A breezy slice of jazz tinged easy listening, the theme song reflects the movie’s mood well and came out as a 45 in August 1972, to accompany Pulp‘s run in British cinemas. It was a great month for British singles. For starters, there was Starman, All The Young Dudes, Virginia Plain and Metal Guru and even Rock and Rock Part 2 by the now disgraced Gary Glitter (absolutely incredible production by Mike Leander it would still have to be said). During these glammy times, the young record buying public were unlikely to embrace a breezy slice of jazz tinged easy listening. Unsurprisingly, it wasn’t a hit and while no classic it is worth a listen and should be better known. As I type, a mere 55 views have been recorded on YouTube (with a single like), as opposed to one of the Get Back trailers which has had almost 5 million hits.

‘If You Ride Like Lightning, You’re Gonna Crash Like Thunder’ (Soundtrack Sundays)

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This week, a couple of tracks from The Place Beyond The Pines, the second of which is something really special, one of the most mesmerising pieces of music you could ever hope to hear.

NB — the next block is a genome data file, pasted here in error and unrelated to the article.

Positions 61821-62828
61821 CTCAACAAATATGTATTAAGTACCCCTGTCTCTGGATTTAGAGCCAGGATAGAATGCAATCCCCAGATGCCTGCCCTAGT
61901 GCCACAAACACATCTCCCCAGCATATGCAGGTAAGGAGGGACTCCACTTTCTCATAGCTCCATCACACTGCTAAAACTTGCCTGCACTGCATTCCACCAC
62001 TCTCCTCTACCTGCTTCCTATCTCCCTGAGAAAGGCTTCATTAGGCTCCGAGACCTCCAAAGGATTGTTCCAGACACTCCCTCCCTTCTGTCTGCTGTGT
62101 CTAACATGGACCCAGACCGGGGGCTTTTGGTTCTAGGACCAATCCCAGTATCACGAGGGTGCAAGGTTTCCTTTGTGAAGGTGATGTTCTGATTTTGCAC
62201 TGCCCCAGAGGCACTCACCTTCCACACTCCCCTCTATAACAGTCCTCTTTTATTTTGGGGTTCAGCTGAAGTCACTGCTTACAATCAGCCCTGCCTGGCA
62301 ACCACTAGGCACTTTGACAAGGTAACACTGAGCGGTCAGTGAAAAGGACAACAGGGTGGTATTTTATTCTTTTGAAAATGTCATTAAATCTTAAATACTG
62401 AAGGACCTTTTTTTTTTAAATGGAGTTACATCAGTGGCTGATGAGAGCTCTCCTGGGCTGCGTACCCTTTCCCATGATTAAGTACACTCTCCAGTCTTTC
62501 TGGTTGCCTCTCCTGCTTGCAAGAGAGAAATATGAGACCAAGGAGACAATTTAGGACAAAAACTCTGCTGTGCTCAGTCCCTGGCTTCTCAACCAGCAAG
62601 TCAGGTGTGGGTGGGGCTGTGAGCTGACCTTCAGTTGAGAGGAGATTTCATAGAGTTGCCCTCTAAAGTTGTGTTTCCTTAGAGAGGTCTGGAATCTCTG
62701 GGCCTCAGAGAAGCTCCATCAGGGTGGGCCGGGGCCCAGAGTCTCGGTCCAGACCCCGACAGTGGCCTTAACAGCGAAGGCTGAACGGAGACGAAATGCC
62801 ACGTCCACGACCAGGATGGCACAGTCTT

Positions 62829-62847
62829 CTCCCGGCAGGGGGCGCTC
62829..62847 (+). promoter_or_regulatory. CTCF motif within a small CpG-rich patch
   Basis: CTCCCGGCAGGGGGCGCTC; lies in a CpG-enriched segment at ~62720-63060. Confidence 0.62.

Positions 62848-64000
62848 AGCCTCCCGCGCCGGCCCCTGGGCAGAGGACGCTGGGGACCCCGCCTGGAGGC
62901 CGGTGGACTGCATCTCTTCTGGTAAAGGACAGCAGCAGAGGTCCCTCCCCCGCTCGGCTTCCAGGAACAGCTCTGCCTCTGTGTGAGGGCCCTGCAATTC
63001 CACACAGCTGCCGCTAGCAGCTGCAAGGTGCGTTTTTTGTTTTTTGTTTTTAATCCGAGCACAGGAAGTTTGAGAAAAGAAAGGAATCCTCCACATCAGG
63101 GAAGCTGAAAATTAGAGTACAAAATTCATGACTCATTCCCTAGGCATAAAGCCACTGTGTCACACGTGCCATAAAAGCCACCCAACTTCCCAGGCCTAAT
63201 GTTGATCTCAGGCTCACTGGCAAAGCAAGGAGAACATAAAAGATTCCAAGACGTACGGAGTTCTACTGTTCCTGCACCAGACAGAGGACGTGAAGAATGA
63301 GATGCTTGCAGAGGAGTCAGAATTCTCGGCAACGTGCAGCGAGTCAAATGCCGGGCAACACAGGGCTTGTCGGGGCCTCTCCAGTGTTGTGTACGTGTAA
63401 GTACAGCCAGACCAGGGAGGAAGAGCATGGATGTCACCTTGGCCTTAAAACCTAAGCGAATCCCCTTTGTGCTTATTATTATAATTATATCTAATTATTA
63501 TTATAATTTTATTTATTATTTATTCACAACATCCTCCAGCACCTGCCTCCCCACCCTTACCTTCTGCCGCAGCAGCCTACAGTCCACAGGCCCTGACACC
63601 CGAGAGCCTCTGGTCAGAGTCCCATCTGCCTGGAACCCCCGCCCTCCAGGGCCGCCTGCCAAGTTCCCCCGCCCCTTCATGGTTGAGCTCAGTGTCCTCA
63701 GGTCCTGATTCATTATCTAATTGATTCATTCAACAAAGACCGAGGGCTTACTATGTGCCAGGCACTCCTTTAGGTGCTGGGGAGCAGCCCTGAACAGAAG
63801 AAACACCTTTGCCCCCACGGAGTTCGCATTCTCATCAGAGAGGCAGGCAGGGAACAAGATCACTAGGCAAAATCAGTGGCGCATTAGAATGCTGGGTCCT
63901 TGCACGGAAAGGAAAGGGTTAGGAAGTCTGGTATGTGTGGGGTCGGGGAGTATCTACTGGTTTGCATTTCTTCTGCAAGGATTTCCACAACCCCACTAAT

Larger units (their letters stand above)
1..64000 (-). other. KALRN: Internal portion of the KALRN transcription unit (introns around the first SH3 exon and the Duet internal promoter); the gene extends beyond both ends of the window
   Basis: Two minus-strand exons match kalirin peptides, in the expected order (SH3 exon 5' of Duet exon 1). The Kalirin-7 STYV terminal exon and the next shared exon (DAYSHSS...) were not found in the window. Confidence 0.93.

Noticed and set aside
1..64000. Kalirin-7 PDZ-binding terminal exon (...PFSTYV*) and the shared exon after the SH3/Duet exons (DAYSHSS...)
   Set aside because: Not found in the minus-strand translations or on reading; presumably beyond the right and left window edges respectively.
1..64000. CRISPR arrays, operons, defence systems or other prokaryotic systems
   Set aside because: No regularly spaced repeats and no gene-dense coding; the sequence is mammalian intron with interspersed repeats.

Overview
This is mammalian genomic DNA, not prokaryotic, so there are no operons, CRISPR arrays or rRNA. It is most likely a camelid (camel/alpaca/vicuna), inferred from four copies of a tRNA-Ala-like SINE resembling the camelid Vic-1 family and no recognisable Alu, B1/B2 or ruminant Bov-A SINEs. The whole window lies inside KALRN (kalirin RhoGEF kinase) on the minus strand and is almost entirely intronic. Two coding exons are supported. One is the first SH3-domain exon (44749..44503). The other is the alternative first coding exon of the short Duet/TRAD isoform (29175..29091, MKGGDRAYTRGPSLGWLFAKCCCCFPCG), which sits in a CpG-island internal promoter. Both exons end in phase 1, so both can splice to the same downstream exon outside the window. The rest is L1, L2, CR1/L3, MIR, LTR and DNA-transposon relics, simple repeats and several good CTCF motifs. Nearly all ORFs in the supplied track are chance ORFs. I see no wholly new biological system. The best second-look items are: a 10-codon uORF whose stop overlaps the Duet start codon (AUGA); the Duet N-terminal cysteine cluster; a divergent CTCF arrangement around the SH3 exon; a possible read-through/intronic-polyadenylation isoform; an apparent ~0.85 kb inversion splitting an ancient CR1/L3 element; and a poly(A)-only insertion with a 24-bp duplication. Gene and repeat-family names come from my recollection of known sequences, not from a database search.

Directed by Derek Cianfrance in 2012, The Place Beyond The Pines is a recommended watch, even though I never quite believed in some of the events that take place. On first seeing it, I stepped out of the cinema not even knowing if I was supposed to or not. It’s a film consisting of a triptych of stories and might have worked better with just two. There’s a massive coincidence and some far too obvious foreshadowing.